Britain’s decision to leave the European Union is resounding in America’s presidential race. As VOA’s Michael Bowman reports, Republican presumptive nominee Donald Trump sees Britain’s move as an affirmation of his campaign’s core messages, while Democrat Hillary Clinton sees the episode as further evidence that Trump is unfit to be president.
    Video

    Video New York Pride March A Celebration of Life, Mourning of Loss

    At this year’s march in New York marking the end of pride week, a record-breaking crowd of LGBT activists and allies marched down Manhattan's Fifth Avenue, in what will be long remembered as a powerful display of solidarity and remembrance for the 49 victims killed two weeks ago in an Orlando gay nightclub.
    Video

    Video NASA Juno Spacecraft, Nearing Jupiter, to Shed Light on Gas Giant

    After a five-year journey, the spacecraft Juno is nearing its destination, the giant planet Jupiter, where it will enter orbit and start sending data back July 4th. As Mike O'Sullivan reports from Pasadena, California, the craft will pierce the veil of Jupiter's dense cloud cover to reveal its mysteries.
    Video

    Video Orlando Shooting Changes Debate on Gun Control

    It’s been nearly two weeks since the largest mass shooting ever in the United States. Despite public calls for tighter gun control laws, Congress is at an impasse. Democratic lawmakers resorted to a 1960s civil rights tactic to portray their frustration. VOA’s Carolyn Presutti explains how the Orlando, Florida shooting is changing the debate.
    Video

    Video Tunisian Fishing Town Searches for Jobs, Local Development Solutions

    As the European Union tries to come to grips with its migrant crisis, some newcomers are leaving voluntarily. But those returning to their home countries face an uncertain future.  Five years after Tunisia's revolution, the tiny North African country is struggling with unrest, soaring unemployment and plummeting growth. From the southern Tunisian fishing town of Zarzis, Lisa Bryant takes a look for VOA at a search for local solutions.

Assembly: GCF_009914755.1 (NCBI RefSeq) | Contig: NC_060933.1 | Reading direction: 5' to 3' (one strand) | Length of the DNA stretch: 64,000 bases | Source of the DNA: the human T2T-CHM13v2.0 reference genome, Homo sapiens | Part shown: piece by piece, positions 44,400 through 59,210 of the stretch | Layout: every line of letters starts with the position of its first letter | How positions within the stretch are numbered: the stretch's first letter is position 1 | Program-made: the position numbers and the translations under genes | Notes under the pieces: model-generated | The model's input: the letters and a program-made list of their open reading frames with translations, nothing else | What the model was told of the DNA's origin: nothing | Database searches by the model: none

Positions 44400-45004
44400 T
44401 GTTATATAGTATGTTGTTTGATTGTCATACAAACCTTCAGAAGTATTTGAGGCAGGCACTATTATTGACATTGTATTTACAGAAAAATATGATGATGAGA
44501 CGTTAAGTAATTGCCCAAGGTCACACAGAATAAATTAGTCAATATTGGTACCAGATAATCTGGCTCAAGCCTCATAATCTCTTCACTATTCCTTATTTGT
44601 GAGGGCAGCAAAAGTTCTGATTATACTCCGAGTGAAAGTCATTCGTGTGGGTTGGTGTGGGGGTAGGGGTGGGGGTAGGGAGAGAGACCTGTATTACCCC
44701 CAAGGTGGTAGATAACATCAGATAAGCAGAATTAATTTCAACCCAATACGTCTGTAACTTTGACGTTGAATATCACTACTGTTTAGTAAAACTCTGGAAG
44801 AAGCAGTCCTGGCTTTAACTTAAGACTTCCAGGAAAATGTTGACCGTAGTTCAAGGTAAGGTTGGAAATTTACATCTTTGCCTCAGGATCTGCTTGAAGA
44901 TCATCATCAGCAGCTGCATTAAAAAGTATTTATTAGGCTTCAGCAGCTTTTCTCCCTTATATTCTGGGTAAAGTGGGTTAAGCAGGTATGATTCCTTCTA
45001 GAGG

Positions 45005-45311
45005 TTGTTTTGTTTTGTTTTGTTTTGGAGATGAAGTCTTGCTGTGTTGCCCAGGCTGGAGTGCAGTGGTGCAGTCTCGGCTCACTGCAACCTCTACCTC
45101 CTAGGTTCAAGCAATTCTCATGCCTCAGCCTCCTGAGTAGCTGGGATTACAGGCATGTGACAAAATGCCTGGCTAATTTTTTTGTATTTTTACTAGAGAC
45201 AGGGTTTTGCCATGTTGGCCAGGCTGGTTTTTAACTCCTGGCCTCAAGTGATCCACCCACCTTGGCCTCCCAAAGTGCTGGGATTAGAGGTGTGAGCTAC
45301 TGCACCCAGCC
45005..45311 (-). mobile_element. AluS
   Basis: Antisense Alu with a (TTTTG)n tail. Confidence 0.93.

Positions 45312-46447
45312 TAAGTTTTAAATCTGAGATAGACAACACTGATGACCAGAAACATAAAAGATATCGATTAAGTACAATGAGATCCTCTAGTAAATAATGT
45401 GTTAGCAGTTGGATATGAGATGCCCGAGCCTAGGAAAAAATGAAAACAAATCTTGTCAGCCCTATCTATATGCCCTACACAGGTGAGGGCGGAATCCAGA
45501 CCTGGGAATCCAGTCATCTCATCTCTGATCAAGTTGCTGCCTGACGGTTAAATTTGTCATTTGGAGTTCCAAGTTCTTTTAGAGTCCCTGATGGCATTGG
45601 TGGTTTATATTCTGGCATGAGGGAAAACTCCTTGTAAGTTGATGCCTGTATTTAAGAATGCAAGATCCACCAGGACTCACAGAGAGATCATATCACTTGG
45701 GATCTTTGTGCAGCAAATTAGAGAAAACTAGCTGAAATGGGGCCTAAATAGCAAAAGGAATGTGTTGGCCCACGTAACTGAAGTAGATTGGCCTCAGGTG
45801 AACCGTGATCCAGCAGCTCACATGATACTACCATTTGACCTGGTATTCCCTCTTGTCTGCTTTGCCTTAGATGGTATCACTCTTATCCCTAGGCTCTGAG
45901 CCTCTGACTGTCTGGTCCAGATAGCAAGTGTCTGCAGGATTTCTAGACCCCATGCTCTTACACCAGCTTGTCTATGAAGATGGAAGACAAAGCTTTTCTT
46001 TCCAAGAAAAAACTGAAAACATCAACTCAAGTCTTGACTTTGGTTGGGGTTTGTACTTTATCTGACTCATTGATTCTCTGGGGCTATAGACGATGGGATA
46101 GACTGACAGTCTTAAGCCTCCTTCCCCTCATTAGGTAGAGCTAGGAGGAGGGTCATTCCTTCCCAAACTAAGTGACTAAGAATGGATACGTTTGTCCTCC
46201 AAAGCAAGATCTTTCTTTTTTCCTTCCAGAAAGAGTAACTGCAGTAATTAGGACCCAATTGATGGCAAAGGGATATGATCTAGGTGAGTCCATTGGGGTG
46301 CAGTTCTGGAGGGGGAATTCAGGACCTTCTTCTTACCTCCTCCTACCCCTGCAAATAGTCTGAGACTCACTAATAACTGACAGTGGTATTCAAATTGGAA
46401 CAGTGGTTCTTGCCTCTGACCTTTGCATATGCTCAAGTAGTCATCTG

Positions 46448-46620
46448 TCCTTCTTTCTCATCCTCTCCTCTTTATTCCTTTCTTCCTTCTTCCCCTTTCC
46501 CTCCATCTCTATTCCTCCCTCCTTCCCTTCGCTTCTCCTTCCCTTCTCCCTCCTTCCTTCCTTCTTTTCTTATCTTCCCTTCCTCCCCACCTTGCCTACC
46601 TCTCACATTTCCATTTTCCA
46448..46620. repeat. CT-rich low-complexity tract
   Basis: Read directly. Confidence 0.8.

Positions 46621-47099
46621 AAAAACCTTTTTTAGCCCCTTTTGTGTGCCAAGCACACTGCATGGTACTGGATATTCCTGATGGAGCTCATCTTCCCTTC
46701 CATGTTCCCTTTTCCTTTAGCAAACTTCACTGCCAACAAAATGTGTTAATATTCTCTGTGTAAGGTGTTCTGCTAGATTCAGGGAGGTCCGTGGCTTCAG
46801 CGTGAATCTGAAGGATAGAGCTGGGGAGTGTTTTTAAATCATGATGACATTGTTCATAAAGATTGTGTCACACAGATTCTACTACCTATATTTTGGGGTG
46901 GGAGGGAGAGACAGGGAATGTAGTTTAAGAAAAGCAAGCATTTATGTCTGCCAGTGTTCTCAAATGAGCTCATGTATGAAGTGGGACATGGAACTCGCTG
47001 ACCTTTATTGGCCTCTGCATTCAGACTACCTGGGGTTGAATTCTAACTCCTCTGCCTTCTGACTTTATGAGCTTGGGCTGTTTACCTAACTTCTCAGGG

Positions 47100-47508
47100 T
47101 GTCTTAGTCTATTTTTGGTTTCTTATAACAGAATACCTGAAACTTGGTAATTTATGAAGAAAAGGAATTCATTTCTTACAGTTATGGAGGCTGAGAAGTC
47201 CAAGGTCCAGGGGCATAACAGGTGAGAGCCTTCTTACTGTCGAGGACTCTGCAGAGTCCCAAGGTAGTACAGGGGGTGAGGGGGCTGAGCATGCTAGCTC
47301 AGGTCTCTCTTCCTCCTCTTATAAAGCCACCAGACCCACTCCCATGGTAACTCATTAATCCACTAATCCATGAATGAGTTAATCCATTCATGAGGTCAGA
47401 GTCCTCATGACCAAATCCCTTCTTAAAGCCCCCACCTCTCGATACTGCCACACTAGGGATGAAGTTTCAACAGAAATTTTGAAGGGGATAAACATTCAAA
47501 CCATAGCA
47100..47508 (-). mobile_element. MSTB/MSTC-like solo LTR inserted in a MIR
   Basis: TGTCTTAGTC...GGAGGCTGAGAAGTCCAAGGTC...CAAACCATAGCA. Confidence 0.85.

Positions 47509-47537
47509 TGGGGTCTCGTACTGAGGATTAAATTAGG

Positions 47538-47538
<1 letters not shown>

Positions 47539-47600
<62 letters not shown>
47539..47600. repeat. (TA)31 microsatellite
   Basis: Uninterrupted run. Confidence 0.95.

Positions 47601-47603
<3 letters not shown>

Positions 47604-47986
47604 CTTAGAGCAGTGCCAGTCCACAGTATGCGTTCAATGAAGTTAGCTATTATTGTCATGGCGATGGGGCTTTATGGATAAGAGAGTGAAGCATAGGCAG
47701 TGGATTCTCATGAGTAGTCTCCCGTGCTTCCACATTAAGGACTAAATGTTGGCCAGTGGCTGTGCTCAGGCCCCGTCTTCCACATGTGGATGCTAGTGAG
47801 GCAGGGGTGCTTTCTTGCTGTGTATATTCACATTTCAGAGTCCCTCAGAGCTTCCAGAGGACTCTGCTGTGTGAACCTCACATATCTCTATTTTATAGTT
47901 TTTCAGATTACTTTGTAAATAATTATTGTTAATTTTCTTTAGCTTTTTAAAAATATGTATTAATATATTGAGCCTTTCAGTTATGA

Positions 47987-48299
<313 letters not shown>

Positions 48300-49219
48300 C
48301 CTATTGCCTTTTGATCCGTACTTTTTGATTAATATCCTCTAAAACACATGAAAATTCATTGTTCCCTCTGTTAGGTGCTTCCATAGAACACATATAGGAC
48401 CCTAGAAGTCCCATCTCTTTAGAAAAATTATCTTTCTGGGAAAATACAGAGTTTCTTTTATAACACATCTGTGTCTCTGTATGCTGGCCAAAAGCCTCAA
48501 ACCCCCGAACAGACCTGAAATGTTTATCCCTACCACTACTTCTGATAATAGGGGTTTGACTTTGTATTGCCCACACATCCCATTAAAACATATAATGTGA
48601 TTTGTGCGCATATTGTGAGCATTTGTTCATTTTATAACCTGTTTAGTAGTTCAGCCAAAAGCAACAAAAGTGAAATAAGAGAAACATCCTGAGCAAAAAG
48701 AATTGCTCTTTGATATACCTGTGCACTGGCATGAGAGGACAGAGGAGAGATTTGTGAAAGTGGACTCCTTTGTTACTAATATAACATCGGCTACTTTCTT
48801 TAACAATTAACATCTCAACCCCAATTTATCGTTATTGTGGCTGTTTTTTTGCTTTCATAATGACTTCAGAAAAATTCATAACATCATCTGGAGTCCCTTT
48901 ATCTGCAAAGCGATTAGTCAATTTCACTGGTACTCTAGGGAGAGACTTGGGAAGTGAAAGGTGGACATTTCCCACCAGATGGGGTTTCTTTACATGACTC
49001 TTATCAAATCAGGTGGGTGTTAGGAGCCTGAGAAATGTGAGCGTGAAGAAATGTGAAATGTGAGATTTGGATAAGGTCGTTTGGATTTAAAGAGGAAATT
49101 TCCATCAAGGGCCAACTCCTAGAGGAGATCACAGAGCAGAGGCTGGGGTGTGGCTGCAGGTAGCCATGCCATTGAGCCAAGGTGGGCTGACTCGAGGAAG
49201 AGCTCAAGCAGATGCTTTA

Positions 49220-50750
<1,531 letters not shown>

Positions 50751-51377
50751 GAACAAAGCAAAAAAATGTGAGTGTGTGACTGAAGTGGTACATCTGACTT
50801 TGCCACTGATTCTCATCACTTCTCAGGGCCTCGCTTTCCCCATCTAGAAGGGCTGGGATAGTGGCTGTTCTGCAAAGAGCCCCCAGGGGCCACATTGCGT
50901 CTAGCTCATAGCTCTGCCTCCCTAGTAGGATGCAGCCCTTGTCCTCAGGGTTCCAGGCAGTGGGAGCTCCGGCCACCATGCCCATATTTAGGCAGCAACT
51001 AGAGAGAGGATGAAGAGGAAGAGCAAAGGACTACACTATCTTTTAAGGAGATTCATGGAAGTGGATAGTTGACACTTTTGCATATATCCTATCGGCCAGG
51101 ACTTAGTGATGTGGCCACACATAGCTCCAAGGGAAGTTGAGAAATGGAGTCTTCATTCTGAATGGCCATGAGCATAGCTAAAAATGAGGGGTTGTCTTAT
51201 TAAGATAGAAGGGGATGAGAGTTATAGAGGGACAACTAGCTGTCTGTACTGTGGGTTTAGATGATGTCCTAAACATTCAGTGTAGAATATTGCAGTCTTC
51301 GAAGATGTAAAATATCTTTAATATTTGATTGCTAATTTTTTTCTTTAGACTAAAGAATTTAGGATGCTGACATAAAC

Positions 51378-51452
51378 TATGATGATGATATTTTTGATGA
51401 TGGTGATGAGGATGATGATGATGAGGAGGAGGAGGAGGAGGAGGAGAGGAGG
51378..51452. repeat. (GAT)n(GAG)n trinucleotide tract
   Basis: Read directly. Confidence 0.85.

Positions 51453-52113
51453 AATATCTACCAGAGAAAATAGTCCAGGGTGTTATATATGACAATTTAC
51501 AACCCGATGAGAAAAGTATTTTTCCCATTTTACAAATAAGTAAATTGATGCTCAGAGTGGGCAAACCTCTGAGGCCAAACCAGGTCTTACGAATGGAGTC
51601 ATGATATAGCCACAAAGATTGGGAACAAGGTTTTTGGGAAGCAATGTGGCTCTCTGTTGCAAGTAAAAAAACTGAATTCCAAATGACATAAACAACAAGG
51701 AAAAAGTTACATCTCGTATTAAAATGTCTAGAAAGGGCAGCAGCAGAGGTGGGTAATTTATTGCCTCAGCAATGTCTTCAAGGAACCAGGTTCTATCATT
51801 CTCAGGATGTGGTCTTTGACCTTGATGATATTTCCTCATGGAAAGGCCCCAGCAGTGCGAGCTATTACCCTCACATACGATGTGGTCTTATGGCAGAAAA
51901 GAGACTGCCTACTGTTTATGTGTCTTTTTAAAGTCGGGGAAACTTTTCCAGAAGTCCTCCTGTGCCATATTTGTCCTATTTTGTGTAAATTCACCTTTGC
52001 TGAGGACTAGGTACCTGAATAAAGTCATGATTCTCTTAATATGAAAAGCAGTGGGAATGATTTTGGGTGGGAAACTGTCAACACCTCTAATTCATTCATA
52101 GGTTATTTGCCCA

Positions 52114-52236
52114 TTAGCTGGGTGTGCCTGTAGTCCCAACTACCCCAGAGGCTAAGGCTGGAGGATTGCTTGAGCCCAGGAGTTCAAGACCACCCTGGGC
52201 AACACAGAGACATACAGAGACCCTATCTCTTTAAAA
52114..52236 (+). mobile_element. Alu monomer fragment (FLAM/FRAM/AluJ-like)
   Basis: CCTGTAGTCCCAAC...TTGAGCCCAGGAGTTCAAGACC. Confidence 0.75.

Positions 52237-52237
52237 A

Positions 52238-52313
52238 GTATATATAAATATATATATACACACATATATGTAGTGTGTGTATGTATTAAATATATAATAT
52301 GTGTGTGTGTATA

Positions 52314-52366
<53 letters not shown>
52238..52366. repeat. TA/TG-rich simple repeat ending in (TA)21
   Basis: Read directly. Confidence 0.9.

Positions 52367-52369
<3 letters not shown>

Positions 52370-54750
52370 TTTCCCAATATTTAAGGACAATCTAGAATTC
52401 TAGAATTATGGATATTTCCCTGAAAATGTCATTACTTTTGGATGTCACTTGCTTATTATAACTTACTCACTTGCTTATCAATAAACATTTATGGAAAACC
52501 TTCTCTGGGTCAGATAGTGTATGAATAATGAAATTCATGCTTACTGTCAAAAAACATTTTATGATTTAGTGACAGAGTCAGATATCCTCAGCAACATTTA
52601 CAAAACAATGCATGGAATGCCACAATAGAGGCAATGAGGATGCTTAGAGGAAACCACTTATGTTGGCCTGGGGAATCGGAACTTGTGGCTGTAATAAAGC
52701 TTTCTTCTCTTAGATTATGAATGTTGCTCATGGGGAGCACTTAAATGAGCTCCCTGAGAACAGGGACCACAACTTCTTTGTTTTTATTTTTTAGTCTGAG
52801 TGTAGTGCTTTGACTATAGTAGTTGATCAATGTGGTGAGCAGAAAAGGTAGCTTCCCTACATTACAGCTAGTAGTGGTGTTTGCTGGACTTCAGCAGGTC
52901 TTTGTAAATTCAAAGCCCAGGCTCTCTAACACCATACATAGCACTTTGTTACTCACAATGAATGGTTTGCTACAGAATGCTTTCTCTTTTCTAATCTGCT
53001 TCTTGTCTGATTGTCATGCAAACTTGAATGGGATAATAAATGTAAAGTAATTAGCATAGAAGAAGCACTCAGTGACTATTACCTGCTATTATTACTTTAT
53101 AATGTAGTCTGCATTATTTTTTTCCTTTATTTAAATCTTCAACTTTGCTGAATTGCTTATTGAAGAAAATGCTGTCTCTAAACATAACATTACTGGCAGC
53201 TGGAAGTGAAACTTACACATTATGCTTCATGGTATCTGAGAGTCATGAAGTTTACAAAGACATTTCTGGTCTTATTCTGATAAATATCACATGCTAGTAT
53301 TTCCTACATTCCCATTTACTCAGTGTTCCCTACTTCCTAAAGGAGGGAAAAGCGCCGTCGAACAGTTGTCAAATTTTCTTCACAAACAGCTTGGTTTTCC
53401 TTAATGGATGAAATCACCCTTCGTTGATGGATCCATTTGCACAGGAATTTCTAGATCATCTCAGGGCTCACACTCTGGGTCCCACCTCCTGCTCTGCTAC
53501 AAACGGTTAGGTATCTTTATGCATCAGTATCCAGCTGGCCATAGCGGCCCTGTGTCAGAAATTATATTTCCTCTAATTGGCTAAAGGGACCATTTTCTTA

Video

    Video 'American Troops' in Russia Despite Tensions

    Historic battle re-enactment is a niche hobby with a fair number of adherents in Russia where past military victories are played-up by the Kremlin as a show of national strength. But, one group of World War II re-enactors in Moscow has the rare distinction of choosing to play western ally troops. VOA's Daniel Schearf explains.
    Video

    Video Muslim American Mayor Calls for Tolerance

    Syrian-born Mohamed Khairullah describes himself as "an American mayor who happens to be Muslim." As the three-term mayor of Prospect Park, New Jersey, he believes his town of 6,000 is an example of how ethnicity and religious beliefs should not determine a community's leadership. Ramon Taylor has this report from Prospect Park.

    Special Report

    Adrift The Invisible African Diaspora